Scripting Tmux Layouts

Tmux is an awesome replacement for Screen. I have a couple of standard terminal layouts for programming. One of them is show below.

  • Vim editor on the left.
  • Top right pane has the bpython interpreter. 
  • Bottom right pane has the bash prompt. 

I have a small tmux script in my ~/.tmux/pdev file that has the following lines

selectp -t 0              # Select pane 0
splitw -h -p 50 'bpython' # Split pane 0 vertically by 50%
selectp -t 1              # Select pane 1
splitw -v -p 25           # Split pane 1 horizontally by 25%
selectp -t 0              # Select pane 0

In my tmux.conf file I have bound <prefix>+P to sourcing this file. So now anytime I want to launch my python dev layout, I hit <prefix>+<shift>+p. 

bind P source-file ~/.tmux/pdev

Contributing to Open Source

Last week I successfully submitted my first patch to an open source project and it was accepted. 

I like the bpython interpreter for all my python needs. It is quite handy for a python newbie like me. A few weeks ago I was in the middle of building an elaborate datastructure to learn list comprehension in python, when bpython crashed and took all the history with it. I whined about it on twitter and one of the developers of the project prompted me to submit a bug report. I was quite impressed by the fact that a core developer of bpython replied to my bitching on twitter.

After I filed the bug report, I decided to get the source code and poke around. I finally implemented a feature that saved the history after each command instead of waiting till the end of a session. 

The following factors were the main impetus that led me to contribute to the project. 

Project Hosting: 

The project was hosted on bit bucket which is a Github equivalent for mercurial. This makes it so easy to fork a project and issue pull requests, compared to the traditional source forge model of submitting patches in a mailing list. The social coding sites like Github and BitBucket have reduced much of the initial friction in starting an open source project.

Project Size:

This one has a huge impact when I decide to dive into the code. Traditional C projects tend to have a ton of files that are too big which is daunting for a beginner. The bpython project was written in python and had a total of 13 .py files. This makes it dead simple to make a quick change and run the project without compiling it. Again the choice of language has a lot to do with this. 

IRC:

The welcoming nature of the community around a project does a lot to encourage a new comer. The IRC channels are a great way to interact with the developers compared to a passive form of communication such as emails. I jumped on #bpython irc channel and started asking questions when I ran into an issue with bpython source code. People on that channel are really helpful and prompt in answering questions.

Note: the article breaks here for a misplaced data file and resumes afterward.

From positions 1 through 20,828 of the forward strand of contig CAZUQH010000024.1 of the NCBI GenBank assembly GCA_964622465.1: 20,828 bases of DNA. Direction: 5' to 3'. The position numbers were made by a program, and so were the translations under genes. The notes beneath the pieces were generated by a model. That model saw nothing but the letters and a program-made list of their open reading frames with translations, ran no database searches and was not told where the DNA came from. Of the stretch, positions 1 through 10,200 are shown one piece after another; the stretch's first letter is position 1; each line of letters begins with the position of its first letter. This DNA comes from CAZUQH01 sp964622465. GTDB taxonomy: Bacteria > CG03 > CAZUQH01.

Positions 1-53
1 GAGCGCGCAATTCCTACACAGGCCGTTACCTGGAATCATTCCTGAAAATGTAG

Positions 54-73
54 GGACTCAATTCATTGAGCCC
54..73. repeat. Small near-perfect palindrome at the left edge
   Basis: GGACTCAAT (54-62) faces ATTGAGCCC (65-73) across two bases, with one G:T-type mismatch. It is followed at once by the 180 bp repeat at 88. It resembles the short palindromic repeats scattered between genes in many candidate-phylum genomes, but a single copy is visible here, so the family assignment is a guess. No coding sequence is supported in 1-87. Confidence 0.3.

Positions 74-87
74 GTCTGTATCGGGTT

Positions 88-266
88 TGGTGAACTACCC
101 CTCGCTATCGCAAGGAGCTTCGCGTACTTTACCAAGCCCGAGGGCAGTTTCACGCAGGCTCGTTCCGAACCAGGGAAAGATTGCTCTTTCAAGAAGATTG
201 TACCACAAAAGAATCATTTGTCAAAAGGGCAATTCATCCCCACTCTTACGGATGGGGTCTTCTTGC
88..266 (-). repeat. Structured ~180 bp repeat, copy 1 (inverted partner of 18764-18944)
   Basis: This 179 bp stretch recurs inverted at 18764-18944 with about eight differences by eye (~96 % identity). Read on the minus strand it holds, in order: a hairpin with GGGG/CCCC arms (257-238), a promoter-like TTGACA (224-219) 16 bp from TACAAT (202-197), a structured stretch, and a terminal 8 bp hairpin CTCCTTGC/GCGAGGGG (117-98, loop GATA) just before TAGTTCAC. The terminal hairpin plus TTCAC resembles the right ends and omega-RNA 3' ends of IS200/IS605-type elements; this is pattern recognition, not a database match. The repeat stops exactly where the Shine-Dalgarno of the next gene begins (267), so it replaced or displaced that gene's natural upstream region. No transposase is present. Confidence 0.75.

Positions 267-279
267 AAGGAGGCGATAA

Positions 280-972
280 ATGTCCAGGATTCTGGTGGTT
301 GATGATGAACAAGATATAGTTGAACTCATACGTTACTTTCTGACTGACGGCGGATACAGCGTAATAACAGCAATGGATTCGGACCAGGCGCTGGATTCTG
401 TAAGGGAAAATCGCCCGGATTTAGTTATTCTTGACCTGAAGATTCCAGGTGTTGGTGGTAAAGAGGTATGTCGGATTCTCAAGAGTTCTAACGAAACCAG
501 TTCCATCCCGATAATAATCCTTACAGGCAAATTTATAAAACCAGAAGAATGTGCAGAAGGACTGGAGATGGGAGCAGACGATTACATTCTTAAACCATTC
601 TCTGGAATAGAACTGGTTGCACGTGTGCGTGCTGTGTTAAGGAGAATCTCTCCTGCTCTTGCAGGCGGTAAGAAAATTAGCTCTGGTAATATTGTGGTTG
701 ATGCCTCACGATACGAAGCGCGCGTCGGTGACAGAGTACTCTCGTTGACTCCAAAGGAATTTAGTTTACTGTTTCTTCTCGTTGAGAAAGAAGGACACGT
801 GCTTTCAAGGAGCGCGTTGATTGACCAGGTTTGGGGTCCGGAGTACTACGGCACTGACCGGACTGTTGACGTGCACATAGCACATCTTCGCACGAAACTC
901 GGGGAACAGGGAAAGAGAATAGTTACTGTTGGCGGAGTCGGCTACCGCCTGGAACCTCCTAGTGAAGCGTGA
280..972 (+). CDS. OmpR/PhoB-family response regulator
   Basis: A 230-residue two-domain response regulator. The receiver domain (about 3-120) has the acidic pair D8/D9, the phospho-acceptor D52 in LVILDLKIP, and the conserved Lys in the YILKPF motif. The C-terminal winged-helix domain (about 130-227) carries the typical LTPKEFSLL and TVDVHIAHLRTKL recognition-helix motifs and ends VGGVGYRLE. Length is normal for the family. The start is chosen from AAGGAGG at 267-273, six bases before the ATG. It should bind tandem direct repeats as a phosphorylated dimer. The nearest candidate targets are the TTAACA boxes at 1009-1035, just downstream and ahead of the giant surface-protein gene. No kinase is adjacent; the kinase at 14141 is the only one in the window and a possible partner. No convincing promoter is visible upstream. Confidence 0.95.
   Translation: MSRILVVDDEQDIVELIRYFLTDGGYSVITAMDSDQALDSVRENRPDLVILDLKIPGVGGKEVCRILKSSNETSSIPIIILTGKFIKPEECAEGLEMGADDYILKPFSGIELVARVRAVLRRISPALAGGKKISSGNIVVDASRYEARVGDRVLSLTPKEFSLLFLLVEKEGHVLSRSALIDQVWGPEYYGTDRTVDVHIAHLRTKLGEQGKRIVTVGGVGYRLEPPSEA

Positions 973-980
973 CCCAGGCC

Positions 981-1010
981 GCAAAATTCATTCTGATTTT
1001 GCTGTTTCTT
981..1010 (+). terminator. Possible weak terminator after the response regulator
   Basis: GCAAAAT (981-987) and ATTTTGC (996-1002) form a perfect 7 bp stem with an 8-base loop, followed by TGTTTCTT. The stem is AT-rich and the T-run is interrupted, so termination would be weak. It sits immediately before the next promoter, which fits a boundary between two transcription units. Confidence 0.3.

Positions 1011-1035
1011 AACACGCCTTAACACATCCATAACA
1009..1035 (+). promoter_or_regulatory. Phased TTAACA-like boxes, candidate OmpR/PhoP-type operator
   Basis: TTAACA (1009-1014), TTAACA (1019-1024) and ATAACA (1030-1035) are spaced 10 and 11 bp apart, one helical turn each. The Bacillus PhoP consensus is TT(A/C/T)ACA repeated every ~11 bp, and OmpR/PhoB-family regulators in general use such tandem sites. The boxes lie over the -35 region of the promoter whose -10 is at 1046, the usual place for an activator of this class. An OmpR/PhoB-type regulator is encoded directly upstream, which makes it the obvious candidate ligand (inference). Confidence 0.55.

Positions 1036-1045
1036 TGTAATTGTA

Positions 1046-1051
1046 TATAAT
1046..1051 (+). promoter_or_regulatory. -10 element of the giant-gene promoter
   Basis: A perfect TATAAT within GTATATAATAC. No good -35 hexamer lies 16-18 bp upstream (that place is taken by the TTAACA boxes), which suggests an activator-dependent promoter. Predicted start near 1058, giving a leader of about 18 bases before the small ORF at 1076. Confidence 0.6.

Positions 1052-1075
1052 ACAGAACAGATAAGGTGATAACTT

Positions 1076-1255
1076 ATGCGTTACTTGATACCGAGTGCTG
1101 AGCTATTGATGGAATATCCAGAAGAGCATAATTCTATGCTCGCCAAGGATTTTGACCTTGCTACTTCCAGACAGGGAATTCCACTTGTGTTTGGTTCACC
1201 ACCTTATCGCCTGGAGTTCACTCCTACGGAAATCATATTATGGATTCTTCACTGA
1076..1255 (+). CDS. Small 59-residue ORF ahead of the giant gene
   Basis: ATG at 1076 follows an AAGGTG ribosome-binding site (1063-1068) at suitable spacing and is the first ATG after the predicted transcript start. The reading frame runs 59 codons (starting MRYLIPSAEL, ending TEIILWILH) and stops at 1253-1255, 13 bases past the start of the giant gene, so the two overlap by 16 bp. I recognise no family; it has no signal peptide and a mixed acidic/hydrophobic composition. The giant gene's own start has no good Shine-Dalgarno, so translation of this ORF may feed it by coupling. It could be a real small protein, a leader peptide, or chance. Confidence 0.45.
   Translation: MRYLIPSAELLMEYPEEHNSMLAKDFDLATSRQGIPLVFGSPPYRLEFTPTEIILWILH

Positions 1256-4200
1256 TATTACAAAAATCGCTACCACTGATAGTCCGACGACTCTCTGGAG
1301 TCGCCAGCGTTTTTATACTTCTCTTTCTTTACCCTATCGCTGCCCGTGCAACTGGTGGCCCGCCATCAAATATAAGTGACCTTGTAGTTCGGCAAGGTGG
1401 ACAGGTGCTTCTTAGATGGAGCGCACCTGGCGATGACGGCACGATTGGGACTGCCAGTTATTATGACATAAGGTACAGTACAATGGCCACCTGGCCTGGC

Persistence:

My first pull request was scrutinized by the core developers and some suggestions for improvements were given. During that process I learned a lot about code review and how to check for corner cases. Finally after I made all those improvements the pull request was accepted and merged with the main repo. So having a beginners mind (no ego) is an absolute must when getting started on any project. Don't be discouraged if your first attempt is unsuccessful. 

Now I'm proud to say my name is listed in the AUTHORS file of bpython project.

Utah Python Users Group - 11/11/10

I've been messing around with Python for the past 6 months and I'm loving it. Today I went to my second UtahPython users group meeting and had a lot of fun and learned a ton of stuff.

Chronological order of things I learned:
  • Supy bot - an IRC bot written in Python. 
  • supybot-doxygen - A plugin for supy bot that can provide api documentation for any software that uses doxygen.
    • This could be really useful at work if I can setup an internal IRC server for the developers to hang out. 
  • Objectify is a module in python for parsing XML files. 
  • doctest - a python module for TDD that is super simple. I'm really excited about this. Thanks to Matt for showing me how to use this.
Matt suggested that we do some pair programming during the meetup.
Here's the task: Write a simple python program that can take page numbers as user input and convert it to a list of numbers. 
User Input: 0, 1, 5, 7-10
Output: 0,1,5,7,8,9,10
Here is the code I wrote with the doc test based unit test in the doc-string:
###### PrintParser.py #######
    
    #!/usr/bin/env python

    def convert(inp):
        """
        * Get the input from user.
        * Parse the input to extract numbers
        ** Split by comma
        *** Each item in the list will then be split by '-'
        **** Populate the number between a-b using range(a,b)

        >>> convert("")
        []
        >>> convert("1")
        [1]
        >>> convert("1,2")
        [1, 2]
        >>> convert("1,2-5")
        [1, 2, 3, 4, 5]
        >>> convert("1-3,2-5,8,10,15-20")
        [1, 2, 3, 2, 3, 4, 5, 8, 10, 15, 16, 17, 18, 19, 20]
        """
        if not inp:
            return []
        pages = []
        comma_separated = []
        comma_separated = inp.split(",")
        for item in comma_separated:
            if "-" in item:
                a = item.split("-")
                pages.extend(range(int(a[0]),int(a[1])+1))
            else:
                pages.append(int(item))

        return pages

    if __name__ == '__main__' :
        import doctest
        doctest.testmod()